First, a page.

I spent the summer focusing on my family which meant flying with my husband to New York and spending a wonderful week with my son and daughter-in-law who live in New Jersey. Then we drove to an Airbnb in Connecticut where we spent more time with them and added visits from my brother and sister-in-law and my daughter and son-in-law. A week went by fast but it was awesome to be in a lovely place near the water and near each other. Then it was time to drive north to Boston to spend more time with my daughter and son-in-law. One week there and then back in the car with my hubby for the drive west to Buffalo to see my mom, sister, nephew, and his family. 

We only spent a few days at my mom’s house before we were back in the car again and headed to the airport. I dropped my husband off at his terminal to return to Kuwait, and I headed to mine after returning our rental car. I was excited to attend ISTELive 22 in New Orleans! That was a blast although I felt it was more of a whirlwind this year than in the past. I definitely need to reorganize how I navigate the massive amount of opportunities to socialize, learn, and network while I’m there and have time to sightsee. 

After ISTE, I flew back to Buffalo and found out I had COVID (like many others who attended the conference although we wouldn’t change a thing). I quickly reserved a room at a hotel near my mother’s house to be sure she wouldn’t catch it and stayed there for five days. Luckily, my symptoms were mild (congested and a sore throat but no fever or cough). Then back to my mom’s where I wore a mask for the next five days and sat as far as I could away from her while we ate our meals. It all worked because she didn’t catch the virus. 

I was to so happy to spend July at my mom’s house and celebrate her 98th birthday with her and my sister, nephew, his wife, and two daughters. While I was there, my mom and I organized her old photos dating back to the 1930s. The best part was creating photo albums that spanned from 1949 when my mom and dad met and married to the mid-1960s. In that span of time, my brother was born, my parents bought their first house, I was born, and then my sister. There were lots of photos, so we decided to organize them chronologically. Of course, as is the case in many families, some photographs had dates, but many did not. My mom remembered when and where some were taken, but there was a whole set of photos that we had to figure out like detectives. We looked at the background for clues to our surroundings, compared unknown photos to the ones we were sure about to determine our ages, etc. Suffice it to say, it was so much fun and a lot of work. This trip down memory lane was quite emotional for my mother at times and often tired her out. But we managed to finish the project before I left and that means our family is lucky to have a visual record of our shared history. Now it’s my mom’s job to fill in the blanks with some narrative which she will be working on it until my next visit.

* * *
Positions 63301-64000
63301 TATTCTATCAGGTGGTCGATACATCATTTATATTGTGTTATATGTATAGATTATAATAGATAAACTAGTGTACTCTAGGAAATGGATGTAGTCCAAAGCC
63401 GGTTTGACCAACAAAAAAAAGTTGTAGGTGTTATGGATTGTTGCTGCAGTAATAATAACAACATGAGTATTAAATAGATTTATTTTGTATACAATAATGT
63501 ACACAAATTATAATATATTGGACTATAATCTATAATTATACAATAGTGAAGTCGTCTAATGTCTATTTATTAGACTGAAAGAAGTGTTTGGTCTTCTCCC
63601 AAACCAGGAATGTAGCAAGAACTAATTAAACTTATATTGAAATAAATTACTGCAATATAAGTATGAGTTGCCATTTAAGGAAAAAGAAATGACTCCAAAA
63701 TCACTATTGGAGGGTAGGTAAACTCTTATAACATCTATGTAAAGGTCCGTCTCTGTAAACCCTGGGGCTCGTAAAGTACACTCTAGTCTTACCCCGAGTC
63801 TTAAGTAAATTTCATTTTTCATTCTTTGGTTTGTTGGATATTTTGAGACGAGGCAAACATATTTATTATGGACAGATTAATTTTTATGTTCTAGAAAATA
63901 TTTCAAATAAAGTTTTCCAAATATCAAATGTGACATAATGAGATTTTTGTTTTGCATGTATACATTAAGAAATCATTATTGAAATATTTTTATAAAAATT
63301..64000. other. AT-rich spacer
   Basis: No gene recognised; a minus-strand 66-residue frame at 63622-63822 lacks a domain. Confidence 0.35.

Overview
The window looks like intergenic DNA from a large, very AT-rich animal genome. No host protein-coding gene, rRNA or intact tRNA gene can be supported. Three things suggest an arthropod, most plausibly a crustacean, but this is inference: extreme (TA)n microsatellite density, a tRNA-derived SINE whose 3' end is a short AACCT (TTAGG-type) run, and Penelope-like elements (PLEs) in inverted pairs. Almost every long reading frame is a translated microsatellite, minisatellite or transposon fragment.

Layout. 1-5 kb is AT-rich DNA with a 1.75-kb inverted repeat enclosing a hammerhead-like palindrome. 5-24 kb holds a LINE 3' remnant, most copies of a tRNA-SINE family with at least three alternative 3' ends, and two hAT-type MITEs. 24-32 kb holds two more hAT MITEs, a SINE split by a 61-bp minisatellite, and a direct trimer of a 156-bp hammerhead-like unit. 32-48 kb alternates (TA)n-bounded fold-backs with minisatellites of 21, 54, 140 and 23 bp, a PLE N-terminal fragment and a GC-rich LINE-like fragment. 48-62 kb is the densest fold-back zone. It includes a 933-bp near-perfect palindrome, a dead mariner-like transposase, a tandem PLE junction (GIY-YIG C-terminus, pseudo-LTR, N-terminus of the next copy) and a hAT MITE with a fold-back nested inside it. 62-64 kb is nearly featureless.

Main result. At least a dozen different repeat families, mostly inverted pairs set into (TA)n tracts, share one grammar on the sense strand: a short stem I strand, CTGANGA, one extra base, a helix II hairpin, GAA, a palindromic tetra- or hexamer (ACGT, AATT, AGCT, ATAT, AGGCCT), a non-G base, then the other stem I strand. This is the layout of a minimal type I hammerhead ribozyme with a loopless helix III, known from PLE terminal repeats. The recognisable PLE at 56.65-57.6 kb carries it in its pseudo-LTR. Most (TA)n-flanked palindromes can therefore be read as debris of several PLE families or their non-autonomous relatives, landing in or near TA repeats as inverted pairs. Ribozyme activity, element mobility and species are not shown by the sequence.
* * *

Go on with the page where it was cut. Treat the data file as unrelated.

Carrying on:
My return flight was scheduled for August 1st but during the last week of July my son called me and asked if I could delay my return for a few weeks to help them with some household tasks. He told me that his wife, at 6 months pregnant, had to reduce her activity based on her doctor’s advice. After consulting with my husband about extending my stay in the U.S., I changed my return day to the end of August. Then I flew to JFK airport and headed to New Jersey. I’m going to digress here for a bit to let my readers know how much I treasure this month at their house.